(In English for once). The economics student association from Nijmegen invited me to speak today at their annual conference, this year on the causes and consequences of the Brexit (they had read these posts on this blog about the Brexit). It had to be in English, so I decided to type out my talk beforehand (to not waste time looking for words during my talk). Here’s the tekst of my presentation (pdf) including a lot of graphs, footnotes and links to more interesting literature, for whoever is interested. It was titled: “Winners & losers from EU integration: How the European Single Market and the Monetary Union lead to divergence, polarization, crises and euroscepticism”. I intended to show that there are legitimate reasons, also for progressively minded people, to be eurosceptic.
And I learned some things from the interesting talks at the conference.
In one talk from Atradius (a company providing trade credit insurance) they (2 speakers) said that research showed how regions in the UK suffering “import shocks” from China were more likely to vote Leave (in favor of the Brexit). That’s in line with the argument in my presentation that widening gaps caused by trade (both between and within countries) can partly explain the level of euroscepticism among certain groups. I found the article here on Vox: “Globalisation, and in particular the Chinese import shock, was a key driver of the vote for Brexit.”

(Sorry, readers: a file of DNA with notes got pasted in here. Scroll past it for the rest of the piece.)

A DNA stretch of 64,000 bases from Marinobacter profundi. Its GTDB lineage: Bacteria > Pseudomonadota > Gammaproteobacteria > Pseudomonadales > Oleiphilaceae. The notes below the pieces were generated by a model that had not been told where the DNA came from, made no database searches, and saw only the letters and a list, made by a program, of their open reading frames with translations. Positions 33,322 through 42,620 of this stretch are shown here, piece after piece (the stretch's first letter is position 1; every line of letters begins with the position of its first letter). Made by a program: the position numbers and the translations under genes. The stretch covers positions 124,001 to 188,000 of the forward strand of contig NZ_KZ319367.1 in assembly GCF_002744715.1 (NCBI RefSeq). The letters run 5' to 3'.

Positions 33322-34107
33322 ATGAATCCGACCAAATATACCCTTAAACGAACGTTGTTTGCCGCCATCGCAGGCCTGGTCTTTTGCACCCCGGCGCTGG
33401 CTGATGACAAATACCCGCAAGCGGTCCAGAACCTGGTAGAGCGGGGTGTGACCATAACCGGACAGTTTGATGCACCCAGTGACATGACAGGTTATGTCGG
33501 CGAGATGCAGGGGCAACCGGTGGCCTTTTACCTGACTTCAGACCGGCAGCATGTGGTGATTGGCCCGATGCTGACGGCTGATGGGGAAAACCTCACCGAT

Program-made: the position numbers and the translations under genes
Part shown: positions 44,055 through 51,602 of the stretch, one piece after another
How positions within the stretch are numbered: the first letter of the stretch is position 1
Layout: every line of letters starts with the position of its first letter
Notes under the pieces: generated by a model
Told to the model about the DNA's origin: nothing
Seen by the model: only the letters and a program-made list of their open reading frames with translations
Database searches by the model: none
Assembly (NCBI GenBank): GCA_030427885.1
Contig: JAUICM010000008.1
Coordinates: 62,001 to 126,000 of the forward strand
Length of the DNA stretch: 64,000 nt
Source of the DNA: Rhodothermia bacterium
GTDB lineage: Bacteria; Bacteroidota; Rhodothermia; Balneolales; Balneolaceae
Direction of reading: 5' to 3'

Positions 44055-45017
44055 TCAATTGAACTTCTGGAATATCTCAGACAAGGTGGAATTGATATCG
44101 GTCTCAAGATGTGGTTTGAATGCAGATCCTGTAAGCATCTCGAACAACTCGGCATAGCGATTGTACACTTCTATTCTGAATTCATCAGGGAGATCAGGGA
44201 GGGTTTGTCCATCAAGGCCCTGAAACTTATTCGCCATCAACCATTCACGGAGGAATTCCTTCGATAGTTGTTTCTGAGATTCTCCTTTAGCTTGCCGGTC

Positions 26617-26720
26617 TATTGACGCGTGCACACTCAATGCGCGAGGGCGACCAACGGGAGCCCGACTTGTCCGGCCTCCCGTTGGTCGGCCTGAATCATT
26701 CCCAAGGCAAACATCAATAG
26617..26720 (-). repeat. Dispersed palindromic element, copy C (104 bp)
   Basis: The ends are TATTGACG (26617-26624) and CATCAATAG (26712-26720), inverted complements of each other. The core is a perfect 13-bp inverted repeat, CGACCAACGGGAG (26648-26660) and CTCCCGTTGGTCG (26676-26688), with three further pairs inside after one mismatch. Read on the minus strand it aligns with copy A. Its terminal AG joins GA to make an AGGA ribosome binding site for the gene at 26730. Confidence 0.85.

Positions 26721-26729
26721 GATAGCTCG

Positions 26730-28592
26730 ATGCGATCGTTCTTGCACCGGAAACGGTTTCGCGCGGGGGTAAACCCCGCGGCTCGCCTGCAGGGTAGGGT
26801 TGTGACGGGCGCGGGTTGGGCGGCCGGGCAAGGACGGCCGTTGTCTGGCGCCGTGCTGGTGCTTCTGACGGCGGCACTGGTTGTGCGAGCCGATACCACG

I also learned about a positive side-effect of the Brexit. Even though it was explained by the speaker as a negative side-effect.
This was explained in another presentation by Paul Hilbers, director of Financial Stability at De Nederlandsche Bank (DNB) and professor at the Nyenrode Business Universiteit. He commented on the Brexit and reflected on the possible outcome of the current negotiations. As an economist from these circles (previously working for the IMF, now the DNB) he was, not surprisingly, very pro-market (Italy needs “structural reforms” and needs to “modernize their economy”, etcetera. Well, we know what that means) and anti-Brexit.
So the negative side-effect of the Brexit according to him (which is, I believe, a positive side-effect) is that with the UK leaving the pro-market camp within the EU will be weaker. How’s that? According to Hilbers, the Netherlands, Scandinavian countries and the UK often agree with each other inside EU politics; they’re all very pro-market. In contrast, middle-Europe (like France) and other countries are more in favor of government interventions and less in favor of laissez-faire. So with the UK leaving the EU, the pro-market camp inside the EU will be weaker, to the regret of Hilbers.
If that’s true, that’s good news I believe, not bad news.
What’s more: I believed Central Banks are supposed to be politically neutral and only focus on monetary issues like inflation-targeting (which of course, is not politically neutral, but that’s the story we’re told). It was interesting to hear a high Central Bank official openly express his pro-market views. But it’s not too surprising as, especially among Dutch policy makers, pro-market (and pro-austerity) views are considered to be neutral, across the political spectrum. Unfortunately.